AUG 08, 2023
How NLP helps evaluate COVID19 complications?
SEP 03, 2021
The COVID-19 pandemic has resulted in a significant loss of human life around the world, and it poses an unprecedented threat to public health, food systems, and the workplace.
The pandemic has wreaked havoc on the economy and society, putting tens of millions of people at risk of descending into extreme poverty. Food security, public health, and employment and labour issues, particularly worker health and safety, all intersect during the COVID-19 crisis.
In this situation of world wide crisis, a new machine learning–based Natural Language Processing (NLP) algorithm is getting popularly used for evaluating COVID-19 complications.
Natural language processing (NLP) is a subject of computer science—specifically, a branch of artificial intelligence (AI)—concerning the ability of computers to understand text and spoken words in the same manner that humans can.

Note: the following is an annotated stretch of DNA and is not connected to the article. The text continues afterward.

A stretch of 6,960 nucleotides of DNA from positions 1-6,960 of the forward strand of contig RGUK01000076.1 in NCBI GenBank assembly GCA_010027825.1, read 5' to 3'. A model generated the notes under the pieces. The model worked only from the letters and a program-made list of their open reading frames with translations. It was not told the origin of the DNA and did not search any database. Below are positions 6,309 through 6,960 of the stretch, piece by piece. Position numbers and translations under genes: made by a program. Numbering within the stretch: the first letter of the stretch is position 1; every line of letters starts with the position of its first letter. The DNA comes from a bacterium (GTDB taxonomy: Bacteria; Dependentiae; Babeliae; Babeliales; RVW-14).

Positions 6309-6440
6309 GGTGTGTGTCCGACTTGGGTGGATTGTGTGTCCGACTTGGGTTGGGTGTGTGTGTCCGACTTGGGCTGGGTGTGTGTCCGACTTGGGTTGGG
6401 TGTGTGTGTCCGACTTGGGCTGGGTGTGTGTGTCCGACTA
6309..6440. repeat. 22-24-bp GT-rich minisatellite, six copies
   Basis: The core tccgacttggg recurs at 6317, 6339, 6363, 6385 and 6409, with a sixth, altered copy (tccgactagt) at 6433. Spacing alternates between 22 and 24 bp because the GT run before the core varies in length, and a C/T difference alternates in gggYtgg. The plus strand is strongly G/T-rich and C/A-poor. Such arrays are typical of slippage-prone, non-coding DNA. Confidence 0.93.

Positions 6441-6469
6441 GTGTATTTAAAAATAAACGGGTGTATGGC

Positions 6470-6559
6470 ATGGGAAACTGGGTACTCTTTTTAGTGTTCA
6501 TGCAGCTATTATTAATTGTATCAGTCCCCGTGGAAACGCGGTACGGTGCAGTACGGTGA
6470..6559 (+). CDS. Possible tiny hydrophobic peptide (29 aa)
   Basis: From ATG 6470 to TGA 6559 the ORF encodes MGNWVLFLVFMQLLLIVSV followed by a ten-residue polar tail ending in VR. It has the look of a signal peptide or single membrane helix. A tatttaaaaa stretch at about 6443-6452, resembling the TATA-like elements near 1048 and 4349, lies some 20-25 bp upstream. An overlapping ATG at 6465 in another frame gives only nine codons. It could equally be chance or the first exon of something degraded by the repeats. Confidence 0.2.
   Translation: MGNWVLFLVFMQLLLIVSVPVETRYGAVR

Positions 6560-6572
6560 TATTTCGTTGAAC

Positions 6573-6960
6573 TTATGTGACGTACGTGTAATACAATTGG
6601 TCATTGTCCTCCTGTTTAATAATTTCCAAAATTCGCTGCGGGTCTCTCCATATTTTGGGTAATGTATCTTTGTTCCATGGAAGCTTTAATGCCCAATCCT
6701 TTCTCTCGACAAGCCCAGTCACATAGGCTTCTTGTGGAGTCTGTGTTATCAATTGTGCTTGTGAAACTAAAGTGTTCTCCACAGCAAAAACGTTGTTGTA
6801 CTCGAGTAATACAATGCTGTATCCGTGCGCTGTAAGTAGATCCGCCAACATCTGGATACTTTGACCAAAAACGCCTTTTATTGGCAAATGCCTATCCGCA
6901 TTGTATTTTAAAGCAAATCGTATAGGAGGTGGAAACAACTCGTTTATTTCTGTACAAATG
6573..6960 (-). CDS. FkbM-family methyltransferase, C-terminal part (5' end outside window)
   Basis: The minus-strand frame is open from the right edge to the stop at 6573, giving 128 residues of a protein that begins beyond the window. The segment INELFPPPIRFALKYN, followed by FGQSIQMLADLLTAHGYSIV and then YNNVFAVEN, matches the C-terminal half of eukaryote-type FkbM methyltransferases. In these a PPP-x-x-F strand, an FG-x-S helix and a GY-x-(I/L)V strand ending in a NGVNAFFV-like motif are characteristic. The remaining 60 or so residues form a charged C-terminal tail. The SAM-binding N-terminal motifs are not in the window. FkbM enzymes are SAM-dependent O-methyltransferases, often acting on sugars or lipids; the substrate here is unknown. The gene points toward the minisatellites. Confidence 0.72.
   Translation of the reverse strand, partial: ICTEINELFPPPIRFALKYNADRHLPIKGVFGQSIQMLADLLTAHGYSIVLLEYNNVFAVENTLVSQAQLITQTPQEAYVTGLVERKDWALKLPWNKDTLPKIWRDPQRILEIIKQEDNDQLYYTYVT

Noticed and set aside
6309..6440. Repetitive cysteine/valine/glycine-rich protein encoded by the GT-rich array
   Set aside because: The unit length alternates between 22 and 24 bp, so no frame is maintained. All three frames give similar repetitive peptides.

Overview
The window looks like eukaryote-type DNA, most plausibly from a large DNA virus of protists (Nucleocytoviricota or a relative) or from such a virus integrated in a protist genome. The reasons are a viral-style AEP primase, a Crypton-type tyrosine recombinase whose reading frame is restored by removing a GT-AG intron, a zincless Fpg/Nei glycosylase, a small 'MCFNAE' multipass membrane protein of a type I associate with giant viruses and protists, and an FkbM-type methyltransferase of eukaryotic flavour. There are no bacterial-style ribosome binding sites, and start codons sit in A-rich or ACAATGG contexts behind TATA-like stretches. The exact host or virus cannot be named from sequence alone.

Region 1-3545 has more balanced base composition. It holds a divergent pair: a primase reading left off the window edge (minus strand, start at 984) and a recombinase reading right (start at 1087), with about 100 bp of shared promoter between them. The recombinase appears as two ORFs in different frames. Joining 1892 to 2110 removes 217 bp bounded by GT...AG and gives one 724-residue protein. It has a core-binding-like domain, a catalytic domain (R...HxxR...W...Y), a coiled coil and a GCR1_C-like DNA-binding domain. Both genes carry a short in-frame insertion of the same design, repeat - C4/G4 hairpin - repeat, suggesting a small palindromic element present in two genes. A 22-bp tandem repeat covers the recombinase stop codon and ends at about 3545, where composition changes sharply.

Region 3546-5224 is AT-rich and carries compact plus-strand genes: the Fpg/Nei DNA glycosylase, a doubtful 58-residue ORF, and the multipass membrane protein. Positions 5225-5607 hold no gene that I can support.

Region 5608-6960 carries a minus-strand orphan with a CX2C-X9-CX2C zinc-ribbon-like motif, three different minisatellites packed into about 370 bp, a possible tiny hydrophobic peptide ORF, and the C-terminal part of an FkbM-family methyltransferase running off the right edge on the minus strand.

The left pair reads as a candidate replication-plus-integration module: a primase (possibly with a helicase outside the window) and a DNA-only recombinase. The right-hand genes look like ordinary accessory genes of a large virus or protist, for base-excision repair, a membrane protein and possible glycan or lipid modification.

Computational linguistics—rule-based human language modeling—is combined with statistical, machine learning, and deep learning models in NLP. These technologies help computers process human language in the form of text or speech data and ‘understand’ its full meaning.
A machine learning–based NLP system was recently built with the use of big data that can track imaging findings of respiratory disease reported on chest CT imaging reports with a good association to the evolution of the COVID-19 pandemic.
NLP is also being used by organisations to gain access to the landscape of scientific papers related to the coronavirus outbreak. NLP is used by researchers working on COVID-19 therapies to keep track of new articles, notably in the area of medication or vaccination safety.
Publishers have stepped forward to provide free access to key material, such as the Allen Institute for AI’s CORD-19 Dataset, Elsevier’s Coronavirus Dataset, and the Copyright Clearance Center’s COVID-19 collection. These incredible tools can be used to learn about treatment efficacy and safety profiles, co-morbidity profiles, the natural history of a virus or disease, and who in the population is most at risk for serious disease.
The author is Tanisha Gupta.